Bodhgaya, Bihar, India - This morning, His Holiness the Dalai Lama made the short journey from the Tibetan Temple to the Kalachakra Maidan, greeted the gathering crowd and sat down facing the mandala pavilion. He spent the best part of an hour conducting the rituals and meditations necessary to prepare himself to begin the Thirteen Deity Vajrabhairava Empowerment. While he did so the Gyütö Chant Master led repeated recitations of the ‘Praise to Manjushri: Glorious Wisdom’s Excellent Qualities’ and his ‘ara patsa na dhi’ mantra.
Once His Holiness was ready and had mounted the throne, recitation of the usual verses of salutation from ‘Ornament of Clear Realization’ and ‘Fundamental Wisdom’ was augmented with Je Tsongkhapa’s ‘Foundation of All Excellence’.
“Today, the main disciples are the monks of Gyümé and Gyütö Tantric Colleges,” he explained. “Of the various aspects of Yamantaka, today I’ll be giving the preparation for the aspect involving thirteen deities. Both the New Translation traditions and the Older Nyingma tradition have practices of Manjushri in his fierce, wrathful aspect. Indian masters like Nagarjuna relied on Manjushri, as did masters from all the Tibetan Buddhist traditions. There are practices of Manjushri that involve tantra and others that don’t. The aspect of Manjushri we are seeking to accomplish today is the wrathful form of Yamantaka. A unique aspect of the practice, however, is that it combines peaceful and wrathful practices. It is said that wrathful feats come about as an incidental result of specifically peaceful practice and vice versa.
“Of all the Highest Yoga Tantra practices, I received Yamantaka first from Tagdrak Rinpoché. In addition, I have cultivated the practice of Manjushri since childhood and can attest that it is effective in increasing wisdom.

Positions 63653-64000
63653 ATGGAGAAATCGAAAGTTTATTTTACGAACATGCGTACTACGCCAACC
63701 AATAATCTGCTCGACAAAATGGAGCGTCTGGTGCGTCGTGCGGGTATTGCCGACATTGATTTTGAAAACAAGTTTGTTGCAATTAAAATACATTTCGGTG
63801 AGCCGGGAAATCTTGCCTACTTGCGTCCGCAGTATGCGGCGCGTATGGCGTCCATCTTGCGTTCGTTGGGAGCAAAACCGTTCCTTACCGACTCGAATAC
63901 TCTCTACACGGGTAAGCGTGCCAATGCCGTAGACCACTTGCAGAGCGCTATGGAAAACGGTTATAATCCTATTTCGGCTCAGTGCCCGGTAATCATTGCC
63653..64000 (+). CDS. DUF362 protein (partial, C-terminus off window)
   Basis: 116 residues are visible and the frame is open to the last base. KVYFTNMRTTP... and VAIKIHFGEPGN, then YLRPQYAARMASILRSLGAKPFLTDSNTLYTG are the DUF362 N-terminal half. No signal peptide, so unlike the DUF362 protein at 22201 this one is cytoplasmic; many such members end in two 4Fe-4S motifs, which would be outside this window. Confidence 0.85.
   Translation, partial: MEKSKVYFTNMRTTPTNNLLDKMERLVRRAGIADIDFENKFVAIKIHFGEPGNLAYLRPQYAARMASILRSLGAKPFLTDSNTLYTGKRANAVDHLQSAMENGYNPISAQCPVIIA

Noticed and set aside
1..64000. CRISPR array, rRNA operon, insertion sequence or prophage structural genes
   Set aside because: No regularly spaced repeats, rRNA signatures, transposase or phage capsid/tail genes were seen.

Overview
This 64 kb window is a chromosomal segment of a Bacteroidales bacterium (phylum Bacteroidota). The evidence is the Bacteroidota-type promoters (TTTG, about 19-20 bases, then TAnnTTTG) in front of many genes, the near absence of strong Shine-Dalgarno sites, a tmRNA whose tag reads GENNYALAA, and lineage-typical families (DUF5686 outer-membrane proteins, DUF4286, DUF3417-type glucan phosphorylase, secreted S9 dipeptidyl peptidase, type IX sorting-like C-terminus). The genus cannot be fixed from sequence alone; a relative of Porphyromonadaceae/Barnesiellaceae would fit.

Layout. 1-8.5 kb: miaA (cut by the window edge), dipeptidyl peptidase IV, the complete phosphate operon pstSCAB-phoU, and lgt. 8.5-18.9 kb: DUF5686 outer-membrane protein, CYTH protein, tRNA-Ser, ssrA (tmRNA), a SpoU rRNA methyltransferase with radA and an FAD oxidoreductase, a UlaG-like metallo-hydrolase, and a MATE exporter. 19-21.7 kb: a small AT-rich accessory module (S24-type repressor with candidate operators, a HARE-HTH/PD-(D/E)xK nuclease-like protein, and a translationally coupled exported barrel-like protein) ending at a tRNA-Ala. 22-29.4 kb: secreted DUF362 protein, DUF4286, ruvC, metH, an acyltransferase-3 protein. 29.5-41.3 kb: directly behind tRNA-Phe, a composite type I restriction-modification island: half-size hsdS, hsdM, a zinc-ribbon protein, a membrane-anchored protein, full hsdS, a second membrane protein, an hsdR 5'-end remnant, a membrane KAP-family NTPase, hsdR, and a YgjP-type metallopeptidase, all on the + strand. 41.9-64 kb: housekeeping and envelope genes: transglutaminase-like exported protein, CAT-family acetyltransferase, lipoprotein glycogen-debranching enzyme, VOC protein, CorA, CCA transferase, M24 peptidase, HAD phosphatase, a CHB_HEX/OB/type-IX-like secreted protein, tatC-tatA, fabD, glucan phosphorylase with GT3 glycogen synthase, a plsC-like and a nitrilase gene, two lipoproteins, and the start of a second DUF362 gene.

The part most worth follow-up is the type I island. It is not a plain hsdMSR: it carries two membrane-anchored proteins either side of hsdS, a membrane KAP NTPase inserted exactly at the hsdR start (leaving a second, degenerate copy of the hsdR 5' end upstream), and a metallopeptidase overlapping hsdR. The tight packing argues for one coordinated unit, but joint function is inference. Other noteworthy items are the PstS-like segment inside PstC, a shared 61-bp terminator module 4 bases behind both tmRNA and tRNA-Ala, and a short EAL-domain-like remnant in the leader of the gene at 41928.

I pay homage to Manjushri
Who manifests a youthful form
Adorned with the lamp of wisdom
Dispelling the darkness of the three worlds.
“We can also do the practice of Manjushri in conjunction with the Hundreds of Deities of the Joyous Land— (Ganden Lha gya ma) to increase discursive, clear, swift and profound wisdom.
“Meditation on emptiness and the awakening mind of bodhichitta by themselves will not yield enlightenment. To attain Buddhahood we also need to accomplish the substantial causes of the Buddha’s Truth and Form Bodies, which is one of the fruits of practising tantra.”
His Holiness observed that the main quality to qualify as disciples for the empowerment is faith in the teaching and the Guru. He went on to extol a non-sectarian approach, emphasizing the importance of harmony among spiritual traditions. He pointed out that the First to the Fifth Dalai Lamas were all non-sectarian and although Gendun Gyatso, the Second, made his residence at Drepung, he was widely known as the ‘non-sectarian yellow hat lama’. The Thirteenth Dalai Lama too maintained this tradition and received teachings from Tertön Sogyal. His Holiness suggested there are many advantages to being non-sectarian and that if we don’t learn from each other, it’s our loss.
The Gyütö and Gyümé Abbots, representing the main disciples, offered the mandala and threefold representation of the Buddha’s body, speech and mind. An effort had been made to accommodate as many monks from the two monasteries as possible in the central part of the stage in front of His Holiness.
Acknowledging other members of the audience, His Holiness referred to those from China, Vietnam, Korea and Japan as fellow adherents of the Sanskrit tradition of Buddhism. Noting that students from America and Europe are not traditionally Buddhist, he recognised that many are attracted to Buddhism as a science of mind.
Addressing everyone present, His Holiness said,
“Think through why you are taking this empowerment. It shouldn’t be to overcome obstacles to this life. Nor is it appropriate to use tantra to accumulate power and wealth. Those who are really qualified to receive the empowerment are intent on benefiting others. Those who transform their minds into a path to enlightenment will attain their goal.”
While encouraging participants to examine their dreams, His Holiness remarked that your state of mind as you fall asleep affects the quality of your slumber. He mentioned that he customarily recites one of the following verses as he lies down to sleep:
I prostrate to Gautama
Who, through compassion,
Taught the exalted Dharma,
Which leads to the relinquishing of all views.
Seeing and speaking of dependent arising,
He was wisdom supreme, teacher supreme.
I bow to him who knew and taught
The all-conquering dependent arising.
For as long as space endures
And for as long as living beings remain,
Until then may I too abide
To dispel the misery of the world.